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1967 – one in 25 families earned $100k in today’s dollars

2013 22.5 % of families earned $100k (up 2% over 2008)

1967 – 9% families earned $75k in today’s dollars

2013 34.4% of families earned $75k (up 3% over 2008)

1967 – 16.3% of families earned less than $15,000 and 27.7% earned less than $25,000

2013 12.7% of families earned less than $15,000 (up 1% since 2008) and 24.0% earned less than $25,000 (up 1%)

Data here. UPDATE: Correction on the 2013 low-earning estimates, HT to Alex. See Table A-1.

5 Responses to “Income and Poverty, Households: 1967-2013”

  1. alex says:

    I was trying to find that data. On page 23, I found that:
    1967: 16.3% (not 18.3%) of households- all races- earned under $15,000.
    (Also, since 11.4% earn between $15,000 and $25,000, this implies that 27.7% (not 31%) earned under $25,000)
    2008: 11.8% (117,181) earned under $15,000
    2013: 12.7% (122,952) earned under $15,000…so up 5% (not down 1%).

    Couldn’t find the rest of the data…

  2. alex says:

    If the data is all from the same table, how’d you get the “$75K” and “$100K” data? The table describes ranges (“$75,000 to $100,000”, “$100,000 to $150,000”). And the numbers are too low regarding earnings of X or greater.

    I’m also surprised that you chose these particular (cherry picked 🙂 ) data, because they don’t really show a picture of significant improvement. I mean, in 2000, only 10.7% earned under $15,000 and 20.8% earned under $25,000.

    It’s more informative than talking about poverty statistics and measures of relative inequality. Still, the data seem unimpressive. Not that I am in any type of position to opine on how you should write your posts, but I LOVED your (timeless) lecture on the INABILITY of these types of data to really capture how much standards of living have improved.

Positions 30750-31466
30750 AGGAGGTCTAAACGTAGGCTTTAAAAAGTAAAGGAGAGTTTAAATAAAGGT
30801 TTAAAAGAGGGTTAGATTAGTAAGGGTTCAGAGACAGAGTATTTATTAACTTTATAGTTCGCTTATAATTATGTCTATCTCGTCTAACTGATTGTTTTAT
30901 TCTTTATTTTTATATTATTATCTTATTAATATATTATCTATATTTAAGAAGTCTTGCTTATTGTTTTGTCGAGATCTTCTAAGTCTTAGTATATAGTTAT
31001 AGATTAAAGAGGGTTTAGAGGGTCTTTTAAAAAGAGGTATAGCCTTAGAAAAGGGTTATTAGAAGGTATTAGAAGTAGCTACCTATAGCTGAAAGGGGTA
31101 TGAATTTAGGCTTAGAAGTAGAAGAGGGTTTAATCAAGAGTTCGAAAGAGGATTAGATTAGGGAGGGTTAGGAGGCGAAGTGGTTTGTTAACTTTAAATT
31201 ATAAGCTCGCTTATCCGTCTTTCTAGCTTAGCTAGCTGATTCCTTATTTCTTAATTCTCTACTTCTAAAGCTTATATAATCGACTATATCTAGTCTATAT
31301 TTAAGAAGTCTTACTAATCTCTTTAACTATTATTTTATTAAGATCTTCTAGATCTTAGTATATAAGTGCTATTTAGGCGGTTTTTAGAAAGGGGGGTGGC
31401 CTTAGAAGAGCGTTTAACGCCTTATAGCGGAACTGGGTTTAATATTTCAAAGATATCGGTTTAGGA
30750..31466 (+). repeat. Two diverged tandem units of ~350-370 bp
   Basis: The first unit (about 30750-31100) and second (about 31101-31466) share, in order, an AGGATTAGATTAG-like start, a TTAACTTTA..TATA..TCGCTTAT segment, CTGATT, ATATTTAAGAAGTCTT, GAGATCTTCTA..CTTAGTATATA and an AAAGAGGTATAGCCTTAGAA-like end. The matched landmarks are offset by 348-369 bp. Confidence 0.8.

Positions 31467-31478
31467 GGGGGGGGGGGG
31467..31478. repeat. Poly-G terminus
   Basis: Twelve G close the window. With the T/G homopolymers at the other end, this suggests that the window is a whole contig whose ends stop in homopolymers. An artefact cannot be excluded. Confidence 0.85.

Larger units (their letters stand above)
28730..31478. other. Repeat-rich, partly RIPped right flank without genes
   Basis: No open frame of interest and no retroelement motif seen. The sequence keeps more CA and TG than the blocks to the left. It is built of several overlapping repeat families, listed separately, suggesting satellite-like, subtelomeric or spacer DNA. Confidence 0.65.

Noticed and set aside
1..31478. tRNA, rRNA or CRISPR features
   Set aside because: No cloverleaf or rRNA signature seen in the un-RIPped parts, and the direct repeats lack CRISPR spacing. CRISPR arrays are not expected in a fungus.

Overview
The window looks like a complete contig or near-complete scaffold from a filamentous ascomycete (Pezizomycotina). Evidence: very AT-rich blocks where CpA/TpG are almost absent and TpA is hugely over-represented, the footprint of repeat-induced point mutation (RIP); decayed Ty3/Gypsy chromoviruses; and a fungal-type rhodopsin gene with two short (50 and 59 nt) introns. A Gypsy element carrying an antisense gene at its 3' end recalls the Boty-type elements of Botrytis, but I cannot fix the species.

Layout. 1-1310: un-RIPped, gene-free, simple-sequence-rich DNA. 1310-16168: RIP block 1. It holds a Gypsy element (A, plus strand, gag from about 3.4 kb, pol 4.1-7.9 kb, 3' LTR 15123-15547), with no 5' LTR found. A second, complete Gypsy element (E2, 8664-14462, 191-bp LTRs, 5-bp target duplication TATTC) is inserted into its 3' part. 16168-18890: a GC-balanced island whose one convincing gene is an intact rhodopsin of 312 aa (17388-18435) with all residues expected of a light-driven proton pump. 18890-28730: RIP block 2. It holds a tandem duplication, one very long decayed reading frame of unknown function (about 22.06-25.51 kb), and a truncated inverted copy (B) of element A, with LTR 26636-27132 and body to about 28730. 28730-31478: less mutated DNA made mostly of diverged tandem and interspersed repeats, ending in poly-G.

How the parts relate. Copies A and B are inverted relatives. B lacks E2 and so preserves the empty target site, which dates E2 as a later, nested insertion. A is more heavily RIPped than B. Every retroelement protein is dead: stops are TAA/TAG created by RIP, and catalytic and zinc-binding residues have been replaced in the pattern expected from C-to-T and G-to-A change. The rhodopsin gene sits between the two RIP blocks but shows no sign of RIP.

• Wintercow says:

      As for the cherry picking, I think the top end data surprised me … And it doesn’t appear that those advanced are coming at expense of bottom in this days but of course the data is not really equipped to answer that either.

      The other reason for this use of data is to see how many people end up on these “facts” if they google the title, which I have used in an assignment asking people to create data from original sources. In fact, I didn’t want to change my error for this purpose. This exchange sort of gives it away!

  3. Harry says:

    You are using inflation-adjusted dollars, right? Thanks to WC and Alex for doing this research, from a freeloader.

    Given the data, I conclude that things are getting better for poor people and for the rest of us, too, since 1967, for people who work for a living. This corroborates my, and I presume WC’s, general optimism, rooted in the idea that freedom will prevail, despite relentless effort to defeat it.

    I especially liked the part when Alex accused WC for cherry picking. Would that we would see an op Ed where Alan Blinder gets into the weeds with Paul Krugman on cherry picking.

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